Sunday, April 29, 2012


This week is the last for the Jakarta Globe in its current form. I am decidedly uneasy about this, partly because of the direction of the paper and partly because of who is steering the ship. Mostly, though, it's because the paper which I helped get off the ground and at which I've spent my longest tenure is in the midst of its death throes.

The first thing to note is that the new Globe is being helmed by That Man and The Pardner. The Pardner is actually a big upgrade from his predecessor, The 3-Martini Lunch, but it doesn't sound like he will have much of a newsroom role. That falls under the brief of That Man, and my feelings on That Man are well-known.

It's hard to feel optimistic when the first words uttered in the Big Meeting include "cost structure" and "the details will be revealed soon." (Note: the details have yet to be revealed, and the May 1 date for the changeover has, for unexplained reasons, been shifted to May 3.) Basically, despite having "good news-gathering and a strong newsroom" and the print product bringing in the bulk of the revenue, the Globe is going all-in on online while creating something of an "internal wire service" among the various media arms under the parent company.

We've been told that breaking news will go only to the Web site -- a plan we first heard here three years ago but have yet to see implemented -- while the print product will be for "views." Then came the first cringe-worthy moment of the Big Meeting, the use of a word that could only be the bastard child of a business school graduate and a marketing consultant. We will be Indonesia's first "maga-paper" -- that's an ersatz blend of magazine and newspaper, for you in the back.

I will pause here as you rinse the vomit out of your mouth.

Ready? Let's continue. This was the part of the Big Meeting when it started to get hip-deep. There is great interest in news out of Indonesia, we were told, so much so that the New Straits Times (Malaysia), Singapore Press Holdings (which runs pretty much all the print media in Singapore), the South China Morning Post (Hong Kong), Fairfax Media (Australia), the Melbourne Age and Sydney Morning Herald all want to do editorial swaps with the Globe. No word on whether 1) we have any interest in their news or 2) if they will pay anything for our news, but presumably "editorial swaps" are cheaper than those groups putting their own people here or using a stringer.

We will get them that news, the new Brain Trust continued, and we will produce English-language news about Indonesia at the same quality of news wires like Dow Jones, AP and Reuters. How, I wondered silently, will we do that when the local reporters who could write like that have already fled the Globe for better jobs, the ones we do have spend most of their time either feeding the beast or chasing down Corporate's pet projects and the copy desk (the ones who do rewrites and bring the stories as close as possible to Dow Jones/AP/Reuters quality) will have all of five people come August? It seems the Brain Trust is planning for staffing levels that Human Resources (who, I point out again, are neither human nor resourceful) have made abundantly clear they will not allow.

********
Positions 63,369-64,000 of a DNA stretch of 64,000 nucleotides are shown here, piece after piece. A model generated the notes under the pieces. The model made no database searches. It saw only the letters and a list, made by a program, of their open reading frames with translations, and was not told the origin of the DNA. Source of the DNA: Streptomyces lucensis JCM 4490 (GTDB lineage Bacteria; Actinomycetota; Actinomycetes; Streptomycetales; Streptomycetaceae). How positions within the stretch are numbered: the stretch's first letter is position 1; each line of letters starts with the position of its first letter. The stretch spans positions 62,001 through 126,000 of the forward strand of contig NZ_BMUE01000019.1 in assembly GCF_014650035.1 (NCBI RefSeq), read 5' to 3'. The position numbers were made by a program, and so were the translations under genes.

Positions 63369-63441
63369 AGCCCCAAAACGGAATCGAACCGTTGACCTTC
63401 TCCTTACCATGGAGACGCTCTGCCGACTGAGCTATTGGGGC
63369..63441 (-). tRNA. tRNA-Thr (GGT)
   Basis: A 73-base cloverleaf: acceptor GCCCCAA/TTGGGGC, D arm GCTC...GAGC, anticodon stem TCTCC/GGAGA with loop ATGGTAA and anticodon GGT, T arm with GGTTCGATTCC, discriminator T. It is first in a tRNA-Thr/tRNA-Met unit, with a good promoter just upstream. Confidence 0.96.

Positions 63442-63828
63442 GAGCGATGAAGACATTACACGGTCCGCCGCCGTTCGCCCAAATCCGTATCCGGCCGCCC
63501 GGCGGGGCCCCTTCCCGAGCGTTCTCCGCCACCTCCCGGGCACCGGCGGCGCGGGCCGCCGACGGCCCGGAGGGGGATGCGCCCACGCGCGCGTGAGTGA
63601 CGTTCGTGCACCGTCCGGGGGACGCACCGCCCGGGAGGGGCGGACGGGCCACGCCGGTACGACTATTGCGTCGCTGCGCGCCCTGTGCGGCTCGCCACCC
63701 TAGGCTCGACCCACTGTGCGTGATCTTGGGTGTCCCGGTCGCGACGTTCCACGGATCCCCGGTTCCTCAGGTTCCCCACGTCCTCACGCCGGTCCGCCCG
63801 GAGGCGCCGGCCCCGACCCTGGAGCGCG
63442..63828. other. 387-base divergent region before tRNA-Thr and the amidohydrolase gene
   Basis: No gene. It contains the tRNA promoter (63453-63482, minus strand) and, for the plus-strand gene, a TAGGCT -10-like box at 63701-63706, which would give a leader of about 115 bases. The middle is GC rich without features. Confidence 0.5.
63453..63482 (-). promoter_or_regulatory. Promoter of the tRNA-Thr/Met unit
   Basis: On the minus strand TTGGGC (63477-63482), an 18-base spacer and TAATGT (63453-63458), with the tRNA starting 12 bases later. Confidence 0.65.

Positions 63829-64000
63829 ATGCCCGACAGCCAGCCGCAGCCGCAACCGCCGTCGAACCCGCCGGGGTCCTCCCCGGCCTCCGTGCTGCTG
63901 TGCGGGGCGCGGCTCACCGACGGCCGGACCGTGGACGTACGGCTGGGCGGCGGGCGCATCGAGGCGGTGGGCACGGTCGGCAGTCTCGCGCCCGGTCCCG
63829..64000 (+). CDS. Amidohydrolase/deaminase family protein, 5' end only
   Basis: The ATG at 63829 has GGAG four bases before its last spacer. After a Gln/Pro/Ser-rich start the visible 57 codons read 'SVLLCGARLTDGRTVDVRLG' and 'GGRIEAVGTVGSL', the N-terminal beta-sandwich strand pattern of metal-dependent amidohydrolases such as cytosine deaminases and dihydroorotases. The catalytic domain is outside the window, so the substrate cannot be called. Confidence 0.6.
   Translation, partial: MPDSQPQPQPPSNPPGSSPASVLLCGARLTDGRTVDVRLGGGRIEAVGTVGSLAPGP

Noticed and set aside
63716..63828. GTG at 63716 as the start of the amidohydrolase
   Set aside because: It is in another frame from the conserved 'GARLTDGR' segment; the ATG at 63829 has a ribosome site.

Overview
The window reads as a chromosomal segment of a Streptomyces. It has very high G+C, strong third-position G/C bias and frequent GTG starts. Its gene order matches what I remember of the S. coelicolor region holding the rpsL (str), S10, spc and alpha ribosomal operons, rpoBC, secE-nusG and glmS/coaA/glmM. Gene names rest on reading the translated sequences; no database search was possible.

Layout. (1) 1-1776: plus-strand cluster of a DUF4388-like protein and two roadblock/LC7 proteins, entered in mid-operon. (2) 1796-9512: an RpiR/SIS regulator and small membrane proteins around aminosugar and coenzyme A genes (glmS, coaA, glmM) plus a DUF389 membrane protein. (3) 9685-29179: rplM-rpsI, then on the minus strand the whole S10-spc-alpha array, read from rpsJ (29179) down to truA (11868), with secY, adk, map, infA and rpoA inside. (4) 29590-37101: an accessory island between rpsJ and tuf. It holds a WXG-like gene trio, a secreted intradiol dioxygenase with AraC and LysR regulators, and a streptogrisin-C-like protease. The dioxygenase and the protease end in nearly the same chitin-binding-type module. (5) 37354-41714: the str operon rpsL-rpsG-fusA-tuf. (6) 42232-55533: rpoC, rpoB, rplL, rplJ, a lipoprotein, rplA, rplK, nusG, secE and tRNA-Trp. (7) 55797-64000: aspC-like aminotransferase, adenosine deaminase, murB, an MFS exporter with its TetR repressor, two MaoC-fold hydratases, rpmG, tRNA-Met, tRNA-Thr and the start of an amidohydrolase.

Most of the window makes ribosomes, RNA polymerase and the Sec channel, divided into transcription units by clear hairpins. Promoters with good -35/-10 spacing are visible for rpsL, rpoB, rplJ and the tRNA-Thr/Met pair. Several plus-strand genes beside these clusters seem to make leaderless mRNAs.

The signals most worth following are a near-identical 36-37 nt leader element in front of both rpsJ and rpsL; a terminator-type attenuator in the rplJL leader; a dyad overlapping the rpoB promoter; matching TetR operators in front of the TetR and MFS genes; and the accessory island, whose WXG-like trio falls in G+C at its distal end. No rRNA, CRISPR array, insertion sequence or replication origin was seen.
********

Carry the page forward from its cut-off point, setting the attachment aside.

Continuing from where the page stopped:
And as if there was any doubt over the new direction of the Globe, this sealed it. The features section will not only be expanded but will also include "commercially driven" special sections every day. They will focus on property, automotive, personal finance, education and entertainment. On an unrelated note, I'm sure it's just a coincidence that in the past few months the Globe has been running an increasing amount of positive stories featuring real estate consultant Jones Lang LaSalle, automobile distributor Astra International, multiple banks and concert promoter Big Daddy. There will also be "events" tied into editorial content that we must "project properly" and "editorial will have to support."

Oh. My. Flying Spaghetti Monster. They're not even trying to hide it anymore -- the Jakarta Globe's news coverage is for sale. We used to have standards here. Reporters were once told not to take every freebie, gift bag and junket that advertisers and PR flacks waved under their noses. We used to actually take the adage "afflict the comfortable and comfort the afflicted" seriously, not don pom-poms and a skirt while we cheerlead for Indonesia and our corporate friends. Now we're just one of the gang, grubbing for everything we can get and playing the game. It sickens me. Just since I returned from Beijing, we've had reporters accept junkets to Bali, Singapore, Malaysia, Hong Kong, Japan, India, England, Ireland and New Zealand. Where once we were circumspect about such handouts, now we'll take any old freebie and it's a struggle to work in a mention in the actual story that the trip was paid for by a sponsor.

Then That Man gave way to The Pardner. Being of a business bent, The Pardner threw around a bunch of numbers, many of which were difficult to verify but worth noting nonetheless. Apparently the Globe has:
  • 700,000 subscribers to its e-mail newsletter
  • 20,000 mobile app users
  • 87,000 followers on Twitter (note: it was 93,000 or so at last check)
  • 24,000 print product subscribers (the Jakarta Post has 28,000 after 28 years in business)